Listen, I share Angela Davis’s frustration at that moment when the European interviewer says, “Can you speak of fascism?” We’re always calculating, “What can the non-Black person in our life handle? How much of the shit that I’m carrying around can I handle?” And if you don’t do that calculation, you don’t have a job.

[Laughter]
 
JB: Or you don’t have a life.
 
FW: Precisely. I think if we can find a language for that paradox, something beautiful can come of it. I haven’t been well lately, but some of my students went down to Ferguson with the California contingent. I wish I could’ve gone with them. Anyway, I was saying to them how disappointed I was by the Black response. But I was seeing this response on Democracy Now! and my students were saying “No, no, no! That’s not what was going on, there was real tension between ministers doing their anger management and Black youth wanting to take it directly to the police!” There was all this conversation about Black suffering that we didn’t see, that was being channeled. What are the biggest channels? The biggest channels are on Pacifica, which is the best option we have, but still—also against us—it channels by analogizing Black suffering with something else […] And that makes no sense […] The libidinal economies [of White supremacy against Blacks versus against Native Americans or Middle Eastern people] cannot be reconciled, even if the violence looks similar. And so what my students were saying was that on the ground you were seeing something that you weren’t seeing even on the progressive news media, which was the bubbling up of young Black people being willing to live with, articulate and discuss this paradox. And if we can do that, we can still fight for folks to get their land back, and still fight for folks to, you know, get green cards and immigration, and all these demands that ultimately help civil society, and, at the same time, have an understanding that they are our next target.
 
TSB: Are you saying that there is no such thing as a Black demand that another Human being could hear? Or are you saying that there’s no such thing as a Black demand because Blacks are not Human beings so they don’t get to have demands in the collective psychology—what do you mean by that?
 
FW: I think I mean a little bit of both. In rhetoric, there are laws of discourse to which a demand must adhere in order for it to have an auditor. The auditor of the demand must recognize and incorporate the spatial and temporal coordinates of your demand. Let me give an example. The Native person in Canada can say, “You put my child in these Indian schools, and my child comes back 20 years later and the language is lost, and our customs are lost.” And the Canadian government says, “Yes, but that was for your own good.” So what takes place here is a point of post-colonial oppression, but there is still recognition and incorporation, because the Canadian government is saying, “Oh yes, your child had a language and a culture, a set of temporal coordinates that I recognize.” And the same with the Palestinians: “I had this place, this spatial place that was lost. So I point to a prior plenitude, a point prior to Israel in which I had spatial integrity.” And the Israeli Defense Force says, “Yeah, that’s right, but we conquered your ass.” Ok, so that’s horrible, but what’s still happening is a recognition of the spatial coordinates of that demand. There’s no such thing as a Black person making a demand in space or in time that would have an auditor out there, because the collective unconscious is not ready to accept that Black people had something that could have been appropriated, which is to say that the collective unconscious is not ready to accept that Blacks are human. If that were to happen, the collective unconscious would say to himself, “Ok, if I politicize the demands of Blacks, if I were to recognize the Black body, this would be a body that has lost something, whereas now in my mind the Black body is just a mass of “Flesh” [as Hortense Spillers put it], a space and time of absence.2 If I recognize the Black body as having lost something that it had prior to my oppression, then what does that mean for me? I lose my integrity as a human.” As Jared Sexton has pointed out vis-à-vis the bi-racial movement, what gives it its coherence is not what it says about itself, i.e. “We are mixed race people,” but what it says about what it is not: “We are not Black.” If Blackness enters into bi-racialism, if Blackness enters into post-colonialism, then those things lose their most defining capacity. We’re faced with the end of the world. We can’t have auditors. Why do they respond to us? Because they have put forth a discourse that opposes their discourse, like communism opposes capitalism, or post-colonialism opposes colonialism? No. They respond to us because of the danger of our movement. It’s that mass of Black youth in Ferguson, and not the speeches of Black politicos, and certainly not of Black ministers that is causing a response. The response expresses the fear of Black violence. But that doesn’t mean that they responded to our discourse or to our Humanity. They responded to our threat.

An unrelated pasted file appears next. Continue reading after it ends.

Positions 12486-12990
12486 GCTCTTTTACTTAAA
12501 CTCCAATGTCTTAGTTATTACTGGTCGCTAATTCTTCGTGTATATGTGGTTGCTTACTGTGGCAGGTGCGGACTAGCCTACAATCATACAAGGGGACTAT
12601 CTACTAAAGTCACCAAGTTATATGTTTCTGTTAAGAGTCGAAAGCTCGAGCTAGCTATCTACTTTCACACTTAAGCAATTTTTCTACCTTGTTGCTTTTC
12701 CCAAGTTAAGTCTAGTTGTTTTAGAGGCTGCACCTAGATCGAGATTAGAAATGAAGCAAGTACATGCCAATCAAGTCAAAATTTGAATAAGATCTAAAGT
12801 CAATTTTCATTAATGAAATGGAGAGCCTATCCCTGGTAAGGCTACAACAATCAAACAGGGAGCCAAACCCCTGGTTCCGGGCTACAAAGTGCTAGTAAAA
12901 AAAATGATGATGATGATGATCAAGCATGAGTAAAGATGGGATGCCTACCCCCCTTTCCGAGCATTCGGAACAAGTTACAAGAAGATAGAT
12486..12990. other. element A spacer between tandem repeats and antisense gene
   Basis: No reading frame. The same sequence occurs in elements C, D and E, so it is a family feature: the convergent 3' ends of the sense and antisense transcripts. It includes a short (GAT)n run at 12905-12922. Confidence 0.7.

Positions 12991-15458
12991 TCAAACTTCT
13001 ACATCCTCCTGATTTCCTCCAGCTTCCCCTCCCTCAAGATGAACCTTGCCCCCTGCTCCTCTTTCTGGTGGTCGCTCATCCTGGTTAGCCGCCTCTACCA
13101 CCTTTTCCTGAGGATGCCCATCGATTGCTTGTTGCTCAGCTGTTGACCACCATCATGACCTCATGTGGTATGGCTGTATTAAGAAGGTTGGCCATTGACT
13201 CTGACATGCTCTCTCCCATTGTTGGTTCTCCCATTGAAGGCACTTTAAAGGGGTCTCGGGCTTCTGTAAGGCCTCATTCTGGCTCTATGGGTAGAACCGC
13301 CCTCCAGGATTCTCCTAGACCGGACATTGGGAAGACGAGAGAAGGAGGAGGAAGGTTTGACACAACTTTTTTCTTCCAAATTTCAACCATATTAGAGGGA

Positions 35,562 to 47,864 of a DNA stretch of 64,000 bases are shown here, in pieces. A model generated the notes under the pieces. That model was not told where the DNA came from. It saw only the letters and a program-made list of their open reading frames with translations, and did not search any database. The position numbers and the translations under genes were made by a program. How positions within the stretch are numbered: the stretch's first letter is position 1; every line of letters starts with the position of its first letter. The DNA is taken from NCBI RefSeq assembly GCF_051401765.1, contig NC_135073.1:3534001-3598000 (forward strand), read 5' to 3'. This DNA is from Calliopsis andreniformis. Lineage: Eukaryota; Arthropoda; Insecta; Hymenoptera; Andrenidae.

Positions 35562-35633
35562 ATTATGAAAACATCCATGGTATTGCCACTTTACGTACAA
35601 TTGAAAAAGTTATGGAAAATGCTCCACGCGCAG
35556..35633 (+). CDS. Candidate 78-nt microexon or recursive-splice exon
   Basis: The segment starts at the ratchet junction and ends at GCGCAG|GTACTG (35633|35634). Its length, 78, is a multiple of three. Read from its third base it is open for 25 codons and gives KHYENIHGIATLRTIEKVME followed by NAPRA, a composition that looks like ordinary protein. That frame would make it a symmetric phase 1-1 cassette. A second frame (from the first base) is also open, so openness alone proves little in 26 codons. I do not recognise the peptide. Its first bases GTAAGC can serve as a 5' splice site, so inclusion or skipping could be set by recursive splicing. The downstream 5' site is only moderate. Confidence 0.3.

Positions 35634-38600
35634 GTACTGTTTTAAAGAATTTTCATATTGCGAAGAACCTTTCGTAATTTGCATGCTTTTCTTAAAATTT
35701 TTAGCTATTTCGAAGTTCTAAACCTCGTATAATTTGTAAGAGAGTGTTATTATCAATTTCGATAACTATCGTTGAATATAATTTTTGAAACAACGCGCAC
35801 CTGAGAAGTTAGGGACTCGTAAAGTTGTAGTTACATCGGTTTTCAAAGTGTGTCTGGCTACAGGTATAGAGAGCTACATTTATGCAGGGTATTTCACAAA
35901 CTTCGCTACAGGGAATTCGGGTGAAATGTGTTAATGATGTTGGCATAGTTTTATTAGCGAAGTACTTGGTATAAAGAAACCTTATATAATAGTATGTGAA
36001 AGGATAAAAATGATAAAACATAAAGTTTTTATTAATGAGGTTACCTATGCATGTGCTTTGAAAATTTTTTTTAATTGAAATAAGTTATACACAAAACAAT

H: The work that we do in the clinic is one thing. But the moment we step outside, we are greeted by police, by […] a society that is perfectly happy for us to die.
 
FW: Even sociologists who don’t agree with my Afropessimist conclusions will nonetheless point out that we today are living in a state of greater captivity than we were in the 1860’s. It seems like 1 in every 6 Black people are somehow incarcerated. That is a pandemic. We’re living in more chains today—through lockdowns, ankle bracelets, halfway houses, that kind of thing—than we were in the early 1800’s. That’s something to think about, when people tell you that progress has come along.

Notes

  1. See Wilderson’s article, “The Black Liberation Army & the Paradox of Political Engagement.” Available in zine form at ill-will-editions.tumblr.com
  2. For a longer version of this argument, see Wilderson’s article, “The Prison Slave as Hegemony’s (Silent) Scandal,” Social Justice, Vol 30. No. 2, 2003.

 
Listen to the original audio recording of this interview here. Frank Wilderson illustration by Ashanti Africana.